We Make Zines

a place for zinesters - writers and readers

I started making my own zine before I knew that anyone else made them, and the first zines I saw were actually just excerpts in the book Zine Scene by Hillary Carlip and Francesca Lia Block, and that was close to 10 years after I started making mine. It was only a few years ago that I finally ordered a pack of zines from Parcell press.

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SPIDERGHOST.NET ...Sammy Winston's demented black and white zines full of graffiti, poetry, weird pictures and quotes, they were some of the first zines I read
Rick Sullivan's GORE GAZZETTE, a Xeroxed horror film review zine (he used to copy it at his job for the Mobil corportation!). I found my first copy inside BLEEKER BOB's in NYC around 1981 and quickly started collecting any zine I could find.
Back in the 80's my roommate received a zine from a friend in the mail. I don't think I had ever seen a zine before and I found it fascinating. I was bored with no direction other than working and getting fucked up, but thought that "I could do this", so I did. 25 years later I still am.
I ordered a zine grab bag from a music distro I used to order from quite frequently. Most of them were crappy punk rock music zines (disappointing, as I've never been a huge fan of punk and especially not hardcore punk), but there was one in there called "Tight Pants" that was all kinds of funny stories and comics and such. I had no idea what to think about it! A few months later I did a Google search on zines (we had just gotten the Internet at my house... I feel old now) and found the Pander Zine Distro message board and, well, that's all she wrote. :)
I can't actually remember when I was first conscious of zines, but I remember the first ones I ever read. One was given to me at a Unitarian church youth group and it was about women and their bodies, all hand-drawn and beautiful, and the other was a zine done by a couple of girls in Toronto. The one girl and I were sort of forced together by our parents [hellooo playdate all over again!] and she gave me her zine and I was completely floored and soon after started making them. She and I are still friends too. Thanks parents :)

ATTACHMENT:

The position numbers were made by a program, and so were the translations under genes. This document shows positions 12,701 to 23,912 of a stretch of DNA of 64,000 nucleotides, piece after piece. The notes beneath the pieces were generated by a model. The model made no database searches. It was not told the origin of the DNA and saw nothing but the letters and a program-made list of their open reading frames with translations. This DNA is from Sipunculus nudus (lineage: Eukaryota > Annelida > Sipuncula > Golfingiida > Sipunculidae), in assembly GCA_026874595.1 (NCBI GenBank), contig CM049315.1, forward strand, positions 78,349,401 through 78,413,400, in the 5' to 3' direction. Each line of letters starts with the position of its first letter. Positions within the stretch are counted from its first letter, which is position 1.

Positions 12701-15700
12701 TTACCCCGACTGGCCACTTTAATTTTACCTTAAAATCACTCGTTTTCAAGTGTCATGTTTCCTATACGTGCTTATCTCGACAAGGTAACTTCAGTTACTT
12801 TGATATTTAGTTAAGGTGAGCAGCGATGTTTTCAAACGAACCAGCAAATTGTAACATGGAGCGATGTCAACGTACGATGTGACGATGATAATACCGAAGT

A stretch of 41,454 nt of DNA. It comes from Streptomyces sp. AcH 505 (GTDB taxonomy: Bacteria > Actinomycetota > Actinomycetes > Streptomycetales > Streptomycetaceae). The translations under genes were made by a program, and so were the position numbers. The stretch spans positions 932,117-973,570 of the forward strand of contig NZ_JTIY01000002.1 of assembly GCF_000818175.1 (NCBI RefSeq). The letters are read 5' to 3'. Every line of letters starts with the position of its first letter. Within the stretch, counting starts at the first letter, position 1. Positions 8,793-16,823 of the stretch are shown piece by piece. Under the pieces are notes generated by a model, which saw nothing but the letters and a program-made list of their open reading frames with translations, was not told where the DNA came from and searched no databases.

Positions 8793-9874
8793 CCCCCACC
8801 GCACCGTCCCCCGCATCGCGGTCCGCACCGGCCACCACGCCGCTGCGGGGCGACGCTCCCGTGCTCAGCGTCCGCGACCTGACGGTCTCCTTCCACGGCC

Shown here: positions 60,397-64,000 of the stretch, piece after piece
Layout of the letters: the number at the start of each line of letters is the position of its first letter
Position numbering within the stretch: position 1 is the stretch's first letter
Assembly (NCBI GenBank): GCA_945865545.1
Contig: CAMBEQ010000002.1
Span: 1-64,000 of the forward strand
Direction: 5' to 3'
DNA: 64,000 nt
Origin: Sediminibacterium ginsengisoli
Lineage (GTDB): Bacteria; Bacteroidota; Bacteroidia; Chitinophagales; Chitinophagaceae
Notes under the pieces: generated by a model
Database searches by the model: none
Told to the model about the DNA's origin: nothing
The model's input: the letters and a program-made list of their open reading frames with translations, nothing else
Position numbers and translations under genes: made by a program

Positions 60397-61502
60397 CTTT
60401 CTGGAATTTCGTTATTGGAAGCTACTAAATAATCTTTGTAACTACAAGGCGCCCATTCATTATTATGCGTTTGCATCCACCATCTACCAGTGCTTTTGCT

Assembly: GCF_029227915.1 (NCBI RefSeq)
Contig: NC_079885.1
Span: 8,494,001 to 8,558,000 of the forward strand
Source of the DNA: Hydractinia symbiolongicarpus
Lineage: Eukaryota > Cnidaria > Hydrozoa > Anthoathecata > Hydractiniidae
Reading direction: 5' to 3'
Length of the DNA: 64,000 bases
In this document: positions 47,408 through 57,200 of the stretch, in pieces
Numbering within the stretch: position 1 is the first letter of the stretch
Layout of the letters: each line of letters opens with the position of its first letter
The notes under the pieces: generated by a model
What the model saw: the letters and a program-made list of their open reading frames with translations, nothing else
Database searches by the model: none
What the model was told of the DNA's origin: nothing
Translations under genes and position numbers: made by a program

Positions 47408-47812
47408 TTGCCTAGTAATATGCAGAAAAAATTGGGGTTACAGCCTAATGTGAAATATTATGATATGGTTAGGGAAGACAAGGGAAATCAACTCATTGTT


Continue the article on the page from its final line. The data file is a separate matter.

I started making zines in eighth grade. My girlfriends and I began making zines together and they primarily included short stories and music/movie reviews. I remember that we would walk around campus at school and hand them out to anyone who would take them...and we hoped they would read them! I also recall that when we began making our zine we did not have a computer...everything was done on a typewriter.... I actually kind of miss those days!!
i don't really remember the first zine i ever saw. i was a punkling in the 1980s and they were everywhere at shows. the first one i really liked was made by a friend of mine in the 1990s. i didn't make my own until i did madcow for the university of toronto women's centre and that's when i started trading/ reading / collecting/ participating more seriously.
Mine was exposure at science fiction conventions where people were writing their own fan fiction. The price in the 1980's was $5 to $10, the zines were photocopied onto really cheapo paper with a card stock cover, and usually were about a half inch thick (big!) and stapled.

I didn't try doing one of my own till just recently though.
been writing since i can remember... and the 1st time i got my hands on a copy machine, i had the impulse to make copies od some of the things i wrote and gave them out to friends... never really thought there was a name for it though... not til high school... I joined a writer's guild that produced "zines" called Coffeewrite which were compilations of all our works, then gave em out to everyone in school every quarter for free... but back then i thought "zines" was just something they made up... didn't think a lot of people from everywhere makes them too :)
Dumpsterland #6 - 1994 - in the heart of Glenbrook South High School in Glenview, Illinois. My friend Emily was dating Dumpsterland Dave and then there he was - at the school - and he gave me his newest zine - Dumpsterland #6.


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